After ultimatum, Catholic university administrator chooses gun maker over CFO job

Anita Britt resigned her post Tuesday as chief financial officer of St. Thomas University rather than resign from the board of the maker of the AR-15, the gun used in the Parkland shootings.
Anita Britt resigned her post Tuesday as chief financial officer of St. Thomas University rather than resign from the board of the maker of the AR-15, the gun used in the Parkland shootings.

Presented with an ultimatum, the chief financial officer of St. Thomas University stepped down from her job Tuesday, rather than resigning as a board member of the weapons maker that manufactures the AR-15.

Anita Britt, who joined the Catholic university in January and the board of American Outdoor Brands a month later, offered her resignation on Tuesday afternoon, according to St. Thomas University’s president, the Rev. Monsignor Franklyn M. Casale.

In a statement issued to the Miami Herald, Casale walked back comments he had previously made stating Britt’s role on the board would not conflict with her duties at the private Miami Gardens university.

“After my statement of this past Friday, it has become clear that many of the sensible and reasonable solutions to this gun epidemic, which have been discussed previously, were becoming less and less clear,” Casale said Tuesday. “Accordingly, yesterday I advised Ms. Britt that she needed to make a choice of either resigning her role on American Outdoor Brands, or her role as CFO at St. Thomas University, but that she could not continue on both. Ms. Britt informed me this afternoon that she has decided to resign her position at St. Thomas University.”

American Outdoor Brands is the parent company of Smith & Wesson, the maker of guns such as the AR-15, the weapon used in the shootings at Marjory Stoneman Douglas High School that left 17 students and staffers dead.

American Outdoor Brands pays its board members more than $100,000 per year, according to the company’s public filings. According to a company press release, Britt joined the weapons maker on Feb. 6, eight days before the shooting at Douglas High.

The Rev. Monsignor Franklyn Casale, president of St. Thomas University, told CFO Anita Britt to choose between her job and her post as a member of the board of the manufacturer of the AR-15, the weapon Nikolas Cruz used in the shootings at Marjory Stoneman Douglas High School. On Tuesday, Britt resigned from St. Thomas. Roberto Koltun El Nuevo Herald

Casale’s new stance came as outside pressure, from faculty members and outside observers, mounted. He had originally defended Britt’s prerogative to serve in both capacities, stating that her role as board member did not go against the university’s Catholic teachings.

“Ms. Britt’s position with American Outdoor Brands provides her the opportunity to participate in helping the company achieve its objectives of making our communities safer and... does not conflict with her responsibilities here at St. Thomas,” Casale had written in a letter, a copy of which was obtained by the Herald.

Casale had referenced a statement made by American Outdoor Brands following the Valentine’s Day shooting at the Parkland high school “indicating that the company shares the nation’s grief over the incomprehensible and senseless loss of life at Parkland.”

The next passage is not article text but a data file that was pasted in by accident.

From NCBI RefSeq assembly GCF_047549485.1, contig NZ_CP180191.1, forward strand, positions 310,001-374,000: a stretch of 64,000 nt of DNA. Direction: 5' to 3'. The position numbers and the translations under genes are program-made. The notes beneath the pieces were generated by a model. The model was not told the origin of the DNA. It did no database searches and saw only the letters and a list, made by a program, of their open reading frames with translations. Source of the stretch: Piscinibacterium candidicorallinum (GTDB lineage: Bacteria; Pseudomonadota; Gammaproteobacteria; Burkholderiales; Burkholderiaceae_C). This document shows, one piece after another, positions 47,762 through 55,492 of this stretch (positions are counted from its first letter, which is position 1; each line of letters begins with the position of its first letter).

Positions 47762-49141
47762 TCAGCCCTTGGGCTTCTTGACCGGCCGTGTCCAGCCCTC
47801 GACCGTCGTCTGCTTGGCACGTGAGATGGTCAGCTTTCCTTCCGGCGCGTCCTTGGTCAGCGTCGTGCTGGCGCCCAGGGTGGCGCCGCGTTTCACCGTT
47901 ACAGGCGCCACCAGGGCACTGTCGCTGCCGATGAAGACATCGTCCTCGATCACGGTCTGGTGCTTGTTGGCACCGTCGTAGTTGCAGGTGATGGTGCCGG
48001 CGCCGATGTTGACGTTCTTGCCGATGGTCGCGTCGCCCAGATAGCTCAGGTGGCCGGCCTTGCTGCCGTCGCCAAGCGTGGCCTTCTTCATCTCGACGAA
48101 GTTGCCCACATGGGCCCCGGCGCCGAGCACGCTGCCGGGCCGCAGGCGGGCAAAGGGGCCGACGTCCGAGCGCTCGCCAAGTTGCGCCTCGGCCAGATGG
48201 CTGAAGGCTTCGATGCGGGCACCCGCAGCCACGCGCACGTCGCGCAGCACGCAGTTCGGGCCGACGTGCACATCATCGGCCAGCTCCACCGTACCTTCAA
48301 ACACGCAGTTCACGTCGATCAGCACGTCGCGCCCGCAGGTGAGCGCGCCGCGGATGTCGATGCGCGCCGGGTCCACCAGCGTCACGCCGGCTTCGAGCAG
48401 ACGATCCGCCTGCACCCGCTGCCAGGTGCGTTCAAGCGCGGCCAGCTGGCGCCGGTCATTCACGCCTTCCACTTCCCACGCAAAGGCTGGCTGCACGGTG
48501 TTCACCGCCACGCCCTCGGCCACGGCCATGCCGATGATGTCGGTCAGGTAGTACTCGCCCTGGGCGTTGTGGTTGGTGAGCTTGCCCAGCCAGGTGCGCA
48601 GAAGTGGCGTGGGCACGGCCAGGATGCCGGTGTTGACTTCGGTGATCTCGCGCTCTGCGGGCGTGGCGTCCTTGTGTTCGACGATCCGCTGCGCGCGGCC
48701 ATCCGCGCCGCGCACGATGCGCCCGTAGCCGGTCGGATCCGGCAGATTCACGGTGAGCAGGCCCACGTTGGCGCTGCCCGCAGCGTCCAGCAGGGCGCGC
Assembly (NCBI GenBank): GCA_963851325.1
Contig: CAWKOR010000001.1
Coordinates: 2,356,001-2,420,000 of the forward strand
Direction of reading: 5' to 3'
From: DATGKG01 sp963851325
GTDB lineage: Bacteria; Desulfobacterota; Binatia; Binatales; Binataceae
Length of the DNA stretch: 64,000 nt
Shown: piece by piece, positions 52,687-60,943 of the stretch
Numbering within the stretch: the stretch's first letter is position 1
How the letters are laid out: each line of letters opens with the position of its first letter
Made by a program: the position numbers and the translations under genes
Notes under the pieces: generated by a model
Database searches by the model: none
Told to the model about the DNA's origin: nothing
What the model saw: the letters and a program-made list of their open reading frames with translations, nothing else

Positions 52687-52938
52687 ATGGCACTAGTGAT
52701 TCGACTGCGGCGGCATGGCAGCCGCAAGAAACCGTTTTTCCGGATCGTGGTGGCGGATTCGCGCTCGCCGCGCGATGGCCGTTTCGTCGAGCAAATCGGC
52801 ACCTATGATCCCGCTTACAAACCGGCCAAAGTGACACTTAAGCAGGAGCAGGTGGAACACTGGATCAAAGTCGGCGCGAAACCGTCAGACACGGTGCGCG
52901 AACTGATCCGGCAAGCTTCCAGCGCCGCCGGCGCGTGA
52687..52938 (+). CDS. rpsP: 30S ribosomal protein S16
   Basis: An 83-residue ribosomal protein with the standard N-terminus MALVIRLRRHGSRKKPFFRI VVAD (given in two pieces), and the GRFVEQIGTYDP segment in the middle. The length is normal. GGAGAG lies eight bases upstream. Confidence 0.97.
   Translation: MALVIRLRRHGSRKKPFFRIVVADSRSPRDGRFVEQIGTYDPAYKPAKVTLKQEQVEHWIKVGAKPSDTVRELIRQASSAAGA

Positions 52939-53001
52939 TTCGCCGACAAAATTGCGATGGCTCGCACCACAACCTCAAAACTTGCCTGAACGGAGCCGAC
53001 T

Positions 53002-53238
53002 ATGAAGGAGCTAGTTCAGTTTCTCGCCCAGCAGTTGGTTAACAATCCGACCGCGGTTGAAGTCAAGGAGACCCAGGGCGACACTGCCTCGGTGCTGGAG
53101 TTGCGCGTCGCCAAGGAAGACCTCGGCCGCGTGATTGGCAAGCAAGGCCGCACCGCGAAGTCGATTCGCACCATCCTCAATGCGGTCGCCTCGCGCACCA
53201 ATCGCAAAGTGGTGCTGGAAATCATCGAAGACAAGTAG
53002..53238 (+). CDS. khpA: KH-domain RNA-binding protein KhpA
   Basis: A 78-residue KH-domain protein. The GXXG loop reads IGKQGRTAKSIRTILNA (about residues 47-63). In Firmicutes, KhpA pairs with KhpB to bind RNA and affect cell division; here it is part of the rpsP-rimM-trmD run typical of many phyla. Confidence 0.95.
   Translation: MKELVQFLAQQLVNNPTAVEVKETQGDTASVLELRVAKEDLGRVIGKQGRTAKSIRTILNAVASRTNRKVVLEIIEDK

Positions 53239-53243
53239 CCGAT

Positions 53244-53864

On Tuesday, he told the Miami Herald that the public reaction to Britt’s holding both positions convinced him to take a stand.

“I came to the conclusion that St. Thomas was being associated with gun violence and that was not an image I thought was good for the university,” he said.

In the wake of the Parkland shooting, a petition called on Britt to immediately resign her position on the board. The document, which currently has about 300 signatures, was first reported by the Miami New Times.

“Ms. Britt, we know this is not what you signed up for!” the petition reads. “As members of these communities, and the greater public, we urge you to end your association with a company that profits from making and selling the AR-15 style rifles used in numerous school shootings and mass shootings across America!”

Marlen Lebish, a spokesperson for the university, declined to reveal Britt’s salary at St. Thomas, citing school policy. But Darrell Arnold, vice chair of the faculty forum, said he recalled the previous CFO earning “quite a lot more money” than $100,000.

“I don’t know what [Britt] was being paid,” Arnold said. “My understanding was that the previous CFO made quite a lot more money than that.”

The previous CFO at St. Thomas made about $250,000 from the university and related organizations, according to the university’s latest publicly available federal tax form, first reported by Inside Higher Ed.

Neither Britt nor American Outdoor Brands could be reached for comment Tuesday evening.

Britt had previously served as the CFO of Perry Ellis International, an apparel and accesories business, where she retired in 2017 after an eight-year tenure.

The St. Thomas faculty forum passed a resolution Monday disagreeing with Casale’s original conclusion that there was no conflict of interest. Arnold said Tuesday he was “pleased to hear the news” that the university listened to calls for action.

He added the university should not have allowed Britt to join the American Outdoor Brands board:

“It never should have happened to begin with.”

Miami Herald staff writer Rob Wile and columnist Fabiola Santiago contributed to this report.

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